Clean water in Zimbabwe

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Corporate Social Responsibility

Our CSR initiatives

Our core mission is to pave the way for a better collective future — a future that truly impacts people, communities, and the planet. In addition to our commitment to carbon neutrality, waste reduction, and circular economy principles, we have partnered with Sabona to create a dual-purpose initiative and launch the Second Life Project. A project that goes beyond our borders and beyond the confines of our industry but making a world of difference for some of the world’s most vulnerable populations.
Play Video about African women lifting white buckets on top of their head

Second life project in Zimbabwe

Solar-powered boreholes

The Second Life Project is bringing new life to used and end-of-life solar panels and changing lives in communities across Zimbabwe. The panels are being reused to build solar-powered boreholes that provide clean water for both communities and vegetable gardens to improve health, nutrition, economic well-being and overall living conditions in Africa. The project supports the UN Sustainable Development Goals and is a true story of transformation and hope.

Water and sanitation

A human right

Water is the foundation of life. It is essential for human health, food security, biodiversity and climate change. But the world is facing a water crisis: demand for clean, drinkable water exceeds supply in many areas. According to the World Health Organisation (WHO) and UNICEF, around 2.2 billion people worldwide lack access to safe drinking water and approximately 785 million people lack even basic drinking water facilities. Africa is particularly affected, with almost a third – or 353 million people – struggling to access clean drinking water.

This reality is unacceptable. We stand together with Sabona to change that. By building sustainable water supply systems and implementing solar-powered boreholes, we bring clean water to communities in areas where there has been no access to clean water. With a single solar-powered borehole, we can deliver between 2,400 and 3,000 liters of water per hour, equivalent to 72,000 liters of water per day. This water can be used for drinking, agriculture, and cooking.

06. Clean water and sanitation

Gender equality

Women rise to hope

Before our work in Zimbabwe, women and children had to walk long, exhausting distances every day to bring water. They woke up early before sunrise and walked up to 25 kilometers. This time could have been spent earning money, working in agriculture to provide food, and allowing the children to attend school instead of fetching water. This burden made life hard for them. With our solar-powered boreholes, this is now history. Clean water is now easily accessible. The women no longer have to make long walks for water and can instead spend their time with their families and in the community. The same goes for the children who now come to school well-rested and ready to learn.

05. Gender equality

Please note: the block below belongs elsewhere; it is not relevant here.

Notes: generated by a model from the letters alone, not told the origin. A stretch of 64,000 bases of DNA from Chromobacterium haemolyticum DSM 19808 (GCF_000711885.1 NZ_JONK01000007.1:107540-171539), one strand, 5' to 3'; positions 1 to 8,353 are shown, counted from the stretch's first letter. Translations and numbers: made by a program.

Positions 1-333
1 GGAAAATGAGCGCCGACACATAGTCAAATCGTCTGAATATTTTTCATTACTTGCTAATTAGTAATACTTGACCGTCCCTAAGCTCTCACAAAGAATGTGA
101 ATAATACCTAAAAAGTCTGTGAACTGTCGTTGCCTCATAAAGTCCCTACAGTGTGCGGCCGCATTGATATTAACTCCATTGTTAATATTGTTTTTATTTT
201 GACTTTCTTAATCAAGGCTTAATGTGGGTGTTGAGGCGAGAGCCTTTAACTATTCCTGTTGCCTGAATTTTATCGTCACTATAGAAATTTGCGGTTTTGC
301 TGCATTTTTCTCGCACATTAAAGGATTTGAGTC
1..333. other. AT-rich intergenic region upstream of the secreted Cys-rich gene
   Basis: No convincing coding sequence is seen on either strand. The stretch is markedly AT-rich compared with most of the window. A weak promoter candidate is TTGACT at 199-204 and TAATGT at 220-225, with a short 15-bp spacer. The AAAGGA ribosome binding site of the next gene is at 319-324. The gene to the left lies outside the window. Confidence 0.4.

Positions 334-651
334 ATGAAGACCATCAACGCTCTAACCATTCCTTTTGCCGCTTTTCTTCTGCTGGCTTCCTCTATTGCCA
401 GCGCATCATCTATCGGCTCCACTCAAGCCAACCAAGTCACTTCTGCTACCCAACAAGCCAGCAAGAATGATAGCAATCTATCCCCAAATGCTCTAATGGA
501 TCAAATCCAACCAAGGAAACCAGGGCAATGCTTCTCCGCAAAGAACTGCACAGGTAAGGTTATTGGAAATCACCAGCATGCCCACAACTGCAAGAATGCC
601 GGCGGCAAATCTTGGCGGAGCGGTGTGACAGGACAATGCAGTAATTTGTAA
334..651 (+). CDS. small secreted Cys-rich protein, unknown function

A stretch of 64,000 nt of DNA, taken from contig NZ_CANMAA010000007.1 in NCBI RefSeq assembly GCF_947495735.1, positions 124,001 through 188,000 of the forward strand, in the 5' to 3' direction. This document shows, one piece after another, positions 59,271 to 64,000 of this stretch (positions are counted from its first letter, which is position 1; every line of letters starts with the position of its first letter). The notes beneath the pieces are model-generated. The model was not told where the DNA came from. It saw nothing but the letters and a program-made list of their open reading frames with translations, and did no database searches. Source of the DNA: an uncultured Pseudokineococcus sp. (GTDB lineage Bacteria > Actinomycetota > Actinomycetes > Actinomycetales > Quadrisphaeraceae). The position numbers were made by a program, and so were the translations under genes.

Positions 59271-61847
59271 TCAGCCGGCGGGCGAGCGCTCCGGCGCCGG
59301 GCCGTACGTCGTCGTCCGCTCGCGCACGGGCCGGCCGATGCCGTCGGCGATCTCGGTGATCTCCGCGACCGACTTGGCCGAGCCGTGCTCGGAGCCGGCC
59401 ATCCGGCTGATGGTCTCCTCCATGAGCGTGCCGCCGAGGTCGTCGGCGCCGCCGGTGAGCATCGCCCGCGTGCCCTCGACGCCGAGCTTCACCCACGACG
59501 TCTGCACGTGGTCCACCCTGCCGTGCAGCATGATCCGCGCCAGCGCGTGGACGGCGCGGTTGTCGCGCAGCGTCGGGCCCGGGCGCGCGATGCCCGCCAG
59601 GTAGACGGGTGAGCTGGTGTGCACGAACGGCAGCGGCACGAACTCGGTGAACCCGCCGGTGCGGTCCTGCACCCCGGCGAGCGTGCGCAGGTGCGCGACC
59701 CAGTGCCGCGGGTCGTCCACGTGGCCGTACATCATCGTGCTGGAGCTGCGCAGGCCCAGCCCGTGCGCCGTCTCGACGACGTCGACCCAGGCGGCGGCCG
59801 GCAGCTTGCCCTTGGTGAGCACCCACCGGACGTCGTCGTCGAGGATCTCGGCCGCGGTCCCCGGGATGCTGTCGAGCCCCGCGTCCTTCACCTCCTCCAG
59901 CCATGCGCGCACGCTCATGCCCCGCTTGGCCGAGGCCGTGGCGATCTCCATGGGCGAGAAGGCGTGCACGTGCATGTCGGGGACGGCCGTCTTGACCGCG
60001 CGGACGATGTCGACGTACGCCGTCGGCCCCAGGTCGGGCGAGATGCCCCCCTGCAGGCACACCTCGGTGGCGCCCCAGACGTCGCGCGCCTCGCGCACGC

10. Reduced inequalities

Equality & climate

We fight for women and climate

The image of the African woman elegantly balancing a water jar on her head has become a symbol of the African continent. But behind this image lies a reality where women bear a disproportionate burden. They are far more vulnerable to climate change than men are, an injustice that we must recognise.

08. Decent work and economic growth

Just as there is a gap between the rich and poor world, there is also a deep gap between men and women in developing countries. This gap is a result of a gendered division of labour, where women are responsible for the family, household and agriculture. In Africa, women account for almost 80 per cent of agricultural production, yet they are generally poorer than men. This makes them particularly vulnerable to the devastating effects of climate change. For this reason, it is crucial to ensure that development work not only focuses on poverty, but also takes gender-specific challenges into account. Climate policy is not gender-neutral; it affects individuals differently depending on their resources, and women are among the most marginalised.

05. Gender equality

In sub-Saharan Africa, women collectively spend 40 billion hours a year fetching water – a time commitment equivalent to the entire French labour force in one year. This incomprehensible time commitment is a reflection of the extreme poverty in the region. While people in Europe work to generate income, many Africans work primarily to secure the most basic living conditions, often leaving no time for income-generating activities. Climate change will only make this situation worse, as it will become even more difficult and time-consuming to collect water. As a result, many girls are likely to be taken out of school to help with the extra workloads, reducing women’s opportunities for education and economic empowerment. At the same time, their time to participate in public life and contribute economically will be limited, which will only further increase poverty levels.

This unfair burden of labour borne by women in Africa illustrates a deep inequality that is only made worse by climate change. The Second Life project is therefore not just about access to water; it’s about creating hope and new opportunities for these young girls and women in Africa.

10. Reduced inequalities